It was a great decision to cut out of work and hit the evening hatch on the “O.” The river is in prime condition and running very clear. If you want to tackle this river and really give it a butt kicking, it is going to take some patience, wise bug selections, and just fishing it until dark. The PMD Searcher was by far the bug of the day, with the Tantalizers coming in at a close second. I guarantee you this, the next time I hit the “O,” I will have all my boxes and especially my Searcher Box.
Flies that caught fish:
#16 Callibaetis Tantalizer
#16 PMD Searcher
#20 Emperor Caddis Black
#16 Peacock Caddis
#18 Baetis Tantalizer
Almost all days you dry fly fish there becomes a theme. On one day it’s caddis in the riffle, another day it’s midges on the slick, and on another day it could be “Searcher Bugs” on the edges. Well my day had a theme alright….it went like this: Hook a big fish, chase him to Parma and land him, or sometimes chase him for 75 yards and lose him. No matter where I was on the river, the scenario continued right down to the last fish I landed at 8:45 (after I chased him for 80 yards through an underwater boulder patch and finally netted him). The other consistent theme was flat-out having to deal with some big, nasty, dirty rotten “Brownies” that knew how to make the fight a fight.
The sections of river I fished had no consistent hatches, but I saw a plethora of bugs. In the mix were Sallys, a few PMDs, a large Callibaetis, midges, BWOs, caddis in two distinct sizes, and a handful of unidentifiables. There were few targets and no large groups of fish stationed up in a feeding position. So I did what we do…tie on a searcher bug and start hucking it to holding water. My bug of choice was a Tan Searcher #16 and it was a pretty good choice, because the first four large fish of the day ate that bug. I hooked those four large fish over a 100-yard stretch of river; and interestingly enough, I landed each of those fish in the same spot: A large boulder in the middle of the river. Every one of those fish, when hooked immediately, turned and bolted downriver and I had no choice but to chase it.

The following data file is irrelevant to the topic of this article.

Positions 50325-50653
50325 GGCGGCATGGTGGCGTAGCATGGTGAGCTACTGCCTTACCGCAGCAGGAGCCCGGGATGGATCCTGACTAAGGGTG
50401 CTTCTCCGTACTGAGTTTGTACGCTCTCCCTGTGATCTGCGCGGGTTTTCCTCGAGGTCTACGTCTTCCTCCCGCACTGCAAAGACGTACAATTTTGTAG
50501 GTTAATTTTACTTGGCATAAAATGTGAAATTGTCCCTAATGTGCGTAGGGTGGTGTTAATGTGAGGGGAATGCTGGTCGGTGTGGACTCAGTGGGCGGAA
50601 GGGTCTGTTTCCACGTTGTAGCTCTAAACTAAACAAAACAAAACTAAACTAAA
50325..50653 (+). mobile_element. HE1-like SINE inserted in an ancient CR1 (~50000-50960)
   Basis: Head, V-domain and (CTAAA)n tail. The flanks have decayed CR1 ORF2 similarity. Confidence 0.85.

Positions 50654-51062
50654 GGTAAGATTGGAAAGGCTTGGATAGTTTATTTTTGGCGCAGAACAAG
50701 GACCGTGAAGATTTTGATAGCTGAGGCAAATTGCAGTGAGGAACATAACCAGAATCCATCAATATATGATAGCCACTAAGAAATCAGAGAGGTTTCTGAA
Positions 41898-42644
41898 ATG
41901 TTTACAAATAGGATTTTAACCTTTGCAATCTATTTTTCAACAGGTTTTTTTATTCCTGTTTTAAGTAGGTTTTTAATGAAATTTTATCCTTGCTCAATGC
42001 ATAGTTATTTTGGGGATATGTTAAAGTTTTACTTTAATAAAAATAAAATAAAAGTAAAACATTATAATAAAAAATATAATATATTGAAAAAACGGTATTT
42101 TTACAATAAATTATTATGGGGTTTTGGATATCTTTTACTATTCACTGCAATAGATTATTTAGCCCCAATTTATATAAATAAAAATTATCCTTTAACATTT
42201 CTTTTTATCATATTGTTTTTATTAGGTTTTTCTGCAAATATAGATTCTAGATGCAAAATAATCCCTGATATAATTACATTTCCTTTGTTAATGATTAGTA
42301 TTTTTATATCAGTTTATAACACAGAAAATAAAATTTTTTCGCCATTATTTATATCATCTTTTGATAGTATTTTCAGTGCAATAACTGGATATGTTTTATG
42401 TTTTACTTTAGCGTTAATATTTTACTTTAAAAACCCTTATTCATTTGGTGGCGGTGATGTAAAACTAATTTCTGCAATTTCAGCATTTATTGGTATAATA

I used the Tan Searcher until I served it against a slow, deep edge and a giant “Brownie” false took on it. Knowing the fish would never come back to the Searcher, I changed flies to a Bare Belly Caddis (Green) #18. I served the caddis back to the fish; and on the third cast, a big, old head appears and eats my bug. I set the hook and the fish screams out to deep water and rocks me up. I run out to the rock cluster, free my line, and the fish is still on. The fish roars straight downstream almost to my backing with me in hot pursuit. I catch up to the fish; he turns and starts running up river. I hold my ground; the fish runs upriver 30 yards and rocks me up again. I can no longer feel the fish, so I wade up to the rock where I anticipated to maybe saving my fly. I stick my rod tip above the rock and pull, and damned if the fish doesn’t blow out from under the rock and head off downstream again. While I was wading upriver to free my fly, the fish was simply resting under the rock. My tongue’s hanging out from chasing this dude and he’s resting under a rock and comes back out with renewed invigoration. The only thing he doesn’t do is slam a fin in my solar plexus as he went by. He runs downriver into my backing this time and I’m hot on his trail. I catch up to the fish and begin to move him into slower water; he comes begrudgingly. The fish is now below me in softer water and starts head shaking. On about the fourth shake, my line goes limp and I watch the big old guy swim away. He actually broke the 5X tippet, but the real problem was he totally serrated part of my tapered leader and my entire tippet. So I not only lose the fish and my fly, but I have to totally re-rig from the butt piece down. Can you spell “Butt Kicking?”